Itching to get your federal income tax refund now that the IRS, along with other agencies that had been closed during the shutdown,? After all, in 2018 more than three-quarters of filers got money back, with checks averaging around $3,000, and some estimates suggest this year's refunds could be as much as 25 percent higher.
Before we share some tips on getting your dough, consider what getting a tax refund really means. While many people get money back because of smart year-end tax planning or because of changes in their financial situation, for others a refund simply suggests they overpaid their taxes -- that means less cash flow over the course of the year.
On the bright side, overpaying can be a form of forced savings (I'd be more in favor of that if the U.S. government paid interest on your money.). But if you're among the millions who expect to get a refund this year, here's how to get it as quickly as possible.
Online tax prep
About half of all individuals prepare and file their returns on their own, mostly with a computer program. While many online tax-prep services are available, the most widely used, reviewed and recommended are Intuit's TurboTax or the suite of online services offered by H&R Block or Jackson Hewitt.
One of the benefits of using an online service from either H&R Block or Jackson Hewitt is that you can start out using their online service and then -- if you decide you need the meet face-to-face with a tax professional -- you can walk into one of their thousands of tax-prep centers, where they'll review, prepare and file your return. TurboTax also has tax pros available online via chat and on the phone who can help you.
Over 90 percent of all individual tax returns are filed electronically. If you use tax-preparation software, the e-filing process is straightforward. It follows three steps: electronically "sign" your return, transmit it to the IRS (and your state) and save a copy for yourself. The two major benefits of e-filing are that it's the fastest way to get your return accepted and processed by the IRS, and you'll instantly get an electronic postmark certifying that your return was electronically filed.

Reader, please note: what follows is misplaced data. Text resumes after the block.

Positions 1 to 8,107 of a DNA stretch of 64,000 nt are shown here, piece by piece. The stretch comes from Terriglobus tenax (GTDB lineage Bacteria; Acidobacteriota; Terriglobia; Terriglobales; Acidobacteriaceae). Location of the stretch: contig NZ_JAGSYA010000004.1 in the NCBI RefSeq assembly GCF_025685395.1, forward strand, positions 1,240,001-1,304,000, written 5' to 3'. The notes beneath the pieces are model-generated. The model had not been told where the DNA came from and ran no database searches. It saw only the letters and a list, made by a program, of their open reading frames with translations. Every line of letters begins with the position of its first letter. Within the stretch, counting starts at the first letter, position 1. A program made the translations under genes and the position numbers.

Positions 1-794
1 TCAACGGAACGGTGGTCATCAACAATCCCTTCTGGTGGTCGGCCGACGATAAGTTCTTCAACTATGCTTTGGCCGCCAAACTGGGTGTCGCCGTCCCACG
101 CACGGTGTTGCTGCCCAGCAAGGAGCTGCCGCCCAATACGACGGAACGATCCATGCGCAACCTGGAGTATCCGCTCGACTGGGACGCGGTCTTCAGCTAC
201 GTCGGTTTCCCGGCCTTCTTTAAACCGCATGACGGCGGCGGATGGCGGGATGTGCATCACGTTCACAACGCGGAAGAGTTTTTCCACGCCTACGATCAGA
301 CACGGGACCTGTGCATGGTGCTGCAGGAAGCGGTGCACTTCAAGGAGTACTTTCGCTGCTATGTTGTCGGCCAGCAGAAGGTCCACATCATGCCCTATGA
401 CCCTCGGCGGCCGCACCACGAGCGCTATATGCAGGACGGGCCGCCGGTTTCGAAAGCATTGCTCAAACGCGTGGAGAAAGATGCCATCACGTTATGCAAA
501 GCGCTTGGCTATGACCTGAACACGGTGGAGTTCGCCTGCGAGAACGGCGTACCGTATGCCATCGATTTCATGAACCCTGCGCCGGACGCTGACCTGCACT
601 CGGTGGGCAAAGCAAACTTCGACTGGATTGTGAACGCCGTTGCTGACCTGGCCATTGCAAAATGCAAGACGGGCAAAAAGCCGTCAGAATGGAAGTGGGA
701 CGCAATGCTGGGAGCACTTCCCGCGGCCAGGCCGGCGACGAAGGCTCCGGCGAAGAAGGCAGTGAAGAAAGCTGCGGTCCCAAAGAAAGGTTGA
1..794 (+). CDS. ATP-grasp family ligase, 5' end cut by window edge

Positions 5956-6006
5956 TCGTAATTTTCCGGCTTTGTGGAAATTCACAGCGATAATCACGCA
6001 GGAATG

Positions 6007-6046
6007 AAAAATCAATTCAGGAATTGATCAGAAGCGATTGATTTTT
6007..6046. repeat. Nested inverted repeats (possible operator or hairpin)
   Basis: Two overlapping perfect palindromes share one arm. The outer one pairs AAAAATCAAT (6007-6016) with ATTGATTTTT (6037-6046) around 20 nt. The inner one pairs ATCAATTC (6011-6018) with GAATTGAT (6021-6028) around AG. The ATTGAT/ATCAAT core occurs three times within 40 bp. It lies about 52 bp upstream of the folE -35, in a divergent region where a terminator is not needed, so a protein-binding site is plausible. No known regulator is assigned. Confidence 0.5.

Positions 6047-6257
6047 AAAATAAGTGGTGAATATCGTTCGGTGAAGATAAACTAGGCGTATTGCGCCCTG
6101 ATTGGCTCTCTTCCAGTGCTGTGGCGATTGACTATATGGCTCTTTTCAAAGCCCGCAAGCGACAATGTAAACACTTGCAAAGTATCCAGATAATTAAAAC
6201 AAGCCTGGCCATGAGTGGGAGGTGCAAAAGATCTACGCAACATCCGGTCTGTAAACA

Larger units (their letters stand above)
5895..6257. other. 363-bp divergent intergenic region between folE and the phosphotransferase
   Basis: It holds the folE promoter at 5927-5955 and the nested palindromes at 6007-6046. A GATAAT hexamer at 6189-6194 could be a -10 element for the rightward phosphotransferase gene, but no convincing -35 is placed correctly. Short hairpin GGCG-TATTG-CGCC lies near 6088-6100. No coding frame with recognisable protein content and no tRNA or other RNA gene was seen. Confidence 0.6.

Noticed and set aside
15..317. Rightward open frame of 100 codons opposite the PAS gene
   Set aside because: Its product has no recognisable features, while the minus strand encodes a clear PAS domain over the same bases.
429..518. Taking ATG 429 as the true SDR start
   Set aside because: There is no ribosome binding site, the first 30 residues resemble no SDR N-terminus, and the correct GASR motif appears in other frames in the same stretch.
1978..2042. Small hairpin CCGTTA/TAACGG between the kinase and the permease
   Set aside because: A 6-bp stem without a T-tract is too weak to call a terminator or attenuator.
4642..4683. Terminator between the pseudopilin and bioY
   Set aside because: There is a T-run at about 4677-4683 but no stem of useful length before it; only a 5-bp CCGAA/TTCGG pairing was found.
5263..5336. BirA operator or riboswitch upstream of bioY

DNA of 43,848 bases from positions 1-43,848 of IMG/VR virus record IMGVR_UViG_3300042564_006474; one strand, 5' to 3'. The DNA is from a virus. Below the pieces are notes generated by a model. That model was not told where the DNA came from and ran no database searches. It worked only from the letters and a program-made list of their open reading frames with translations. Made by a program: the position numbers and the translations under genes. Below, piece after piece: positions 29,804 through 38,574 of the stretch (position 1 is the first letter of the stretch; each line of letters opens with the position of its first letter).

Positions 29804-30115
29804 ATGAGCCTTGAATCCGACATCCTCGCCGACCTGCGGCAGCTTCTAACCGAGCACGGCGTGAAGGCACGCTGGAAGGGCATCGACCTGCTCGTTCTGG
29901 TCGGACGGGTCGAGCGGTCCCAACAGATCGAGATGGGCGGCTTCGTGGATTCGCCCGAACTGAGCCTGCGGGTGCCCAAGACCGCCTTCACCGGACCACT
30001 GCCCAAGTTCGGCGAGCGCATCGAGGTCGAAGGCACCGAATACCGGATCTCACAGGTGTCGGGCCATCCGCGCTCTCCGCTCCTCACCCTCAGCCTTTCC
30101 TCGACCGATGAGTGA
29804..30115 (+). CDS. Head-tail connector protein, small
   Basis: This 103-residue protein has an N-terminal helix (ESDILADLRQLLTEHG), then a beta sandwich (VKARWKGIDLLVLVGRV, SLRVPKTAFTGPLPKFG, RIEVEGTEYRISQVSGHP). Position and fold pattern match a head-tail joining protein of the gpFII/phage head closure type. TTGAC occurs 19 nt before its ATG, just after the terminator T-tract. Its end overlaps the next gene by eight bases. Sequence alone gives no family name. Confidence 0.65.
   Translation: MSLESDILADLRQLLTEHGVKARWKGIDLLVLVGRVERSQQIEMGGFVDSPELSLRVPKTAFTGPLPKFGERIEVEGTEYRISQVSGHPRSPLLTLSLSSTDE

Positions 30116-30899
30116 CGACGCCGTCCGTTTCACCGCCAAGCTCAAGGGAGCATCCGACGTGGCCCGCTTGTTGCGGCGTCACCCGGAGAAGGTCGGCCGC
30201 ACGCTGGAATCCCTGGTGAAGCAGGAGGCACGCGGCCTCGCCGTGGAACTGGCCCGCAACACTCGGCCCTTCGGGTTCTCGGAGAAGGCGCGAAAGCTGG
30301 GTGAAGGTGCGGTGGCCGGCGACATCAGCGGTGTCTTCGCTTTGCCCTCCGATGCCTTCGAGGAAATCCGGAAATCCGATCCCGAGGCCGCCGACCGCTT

This is the fastest and most flexible way to get your refund delivered. Last year over 85 percent of refunds were direct deposits into the taxpayer's account.
You can elect to have yours split up among as many as three different accounts at U.S. financial institutions. Use Form 8888 Allocation of Refund, and make sure to provide the correct account and routing numbers on the form.
Just be aware that if you try to direct deposit a refund from a jointly filed tax return into an individually owned bank account, some financial institutions will put a hold on the deposit, which will delay getting your money. Make sure you check with your bank to ensure it will accept the direct deposit before you make this election.
Here's how long you can expect to wait to receive your refund depending on how you file and how you receive it.
- Six weeks or more, if you file by paper and request a paper check.
- Four weeks or more, if you file electronically and request a refund by paper check.
- About 10 business days, if you e-file and elect direct deposit.
Many tax preparers offer you instant cash based on your tax refund. We'll cover those services in a follow-up article.
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